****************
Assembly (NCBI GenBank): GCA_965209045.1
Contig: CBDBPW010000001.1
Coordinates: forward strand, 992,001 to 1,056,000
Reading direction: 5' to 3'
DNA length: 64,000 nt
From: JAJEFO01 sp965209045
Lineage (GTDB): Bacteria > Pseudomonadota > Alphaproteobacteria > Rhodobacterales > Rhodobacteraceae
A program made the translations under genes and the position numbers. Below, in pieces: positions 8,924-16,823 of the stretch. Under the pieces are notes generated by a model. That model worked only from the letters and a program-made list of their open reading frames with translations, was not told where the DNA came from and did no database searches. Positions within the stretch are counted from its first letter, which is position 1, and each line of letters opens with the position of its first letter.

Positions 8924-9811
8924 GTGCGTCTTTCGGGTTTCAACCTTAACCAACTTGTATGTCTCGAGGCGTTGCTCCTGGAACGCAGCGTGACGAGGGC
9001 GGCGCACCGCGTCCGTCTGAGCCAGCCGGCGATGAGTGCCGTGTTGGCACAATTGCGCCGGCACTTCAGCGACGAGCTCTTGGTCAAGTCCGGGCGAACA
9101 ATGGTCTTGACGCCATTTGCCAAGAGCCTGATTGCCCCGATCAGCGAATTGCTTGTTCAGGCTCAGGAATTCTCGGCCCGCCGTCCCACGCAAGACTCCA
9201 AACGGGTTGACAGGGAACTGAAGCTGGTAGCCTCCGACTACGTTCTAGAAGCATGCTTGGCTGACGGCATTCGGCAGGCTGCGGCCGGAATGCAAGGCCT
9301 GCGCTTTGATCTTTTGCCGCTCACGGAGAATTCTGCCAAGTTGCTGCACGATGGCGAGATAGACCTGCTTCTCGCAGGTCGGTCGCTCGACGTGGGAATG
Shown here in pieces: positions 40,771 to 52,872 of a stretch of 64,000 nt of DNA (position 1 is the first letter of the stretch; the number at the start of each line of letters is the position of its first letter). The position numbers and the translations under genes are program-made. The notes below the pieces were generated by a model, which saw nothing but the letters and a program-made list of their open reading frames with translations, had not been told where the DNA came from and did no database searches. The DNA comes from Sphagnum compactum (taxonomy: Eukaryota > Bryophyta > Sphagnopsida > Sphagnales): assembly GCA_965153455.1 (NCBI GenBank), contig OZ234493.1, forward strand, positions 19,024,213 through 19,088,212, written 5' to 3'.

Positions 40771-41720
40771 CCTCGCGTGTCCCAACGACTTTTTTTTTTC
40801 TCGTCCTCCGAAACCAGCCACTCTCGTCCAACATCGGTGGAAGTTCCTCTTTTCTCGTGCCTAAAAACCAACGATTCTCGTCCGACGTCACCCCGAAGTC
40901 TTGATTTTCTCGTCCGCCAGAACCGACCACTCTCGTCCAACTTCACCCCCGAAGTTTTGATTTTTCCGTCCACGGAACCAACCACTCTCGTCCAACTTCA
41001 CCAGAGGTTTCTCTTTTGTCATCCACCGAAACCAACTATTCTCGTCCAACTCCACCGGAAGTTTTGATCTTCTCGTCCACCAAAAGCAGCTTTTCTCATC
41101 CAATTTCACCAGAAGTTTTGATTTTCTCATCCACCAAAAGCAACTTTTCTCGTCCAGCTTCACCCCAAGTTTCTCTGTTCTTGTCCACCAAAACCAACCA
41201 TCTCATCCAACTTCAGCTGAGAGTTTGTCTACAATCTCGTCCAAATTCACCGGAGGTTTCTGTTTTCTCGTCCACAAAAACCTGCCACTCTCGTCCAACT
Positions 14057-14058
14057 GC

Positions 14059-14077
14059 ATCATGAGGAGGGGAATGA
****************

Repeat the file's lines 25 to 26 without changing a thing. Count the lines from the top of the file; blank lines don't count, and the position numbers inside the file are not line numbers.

Positions 14059-14077
14059 ATCATGAGGAGGGGAATGA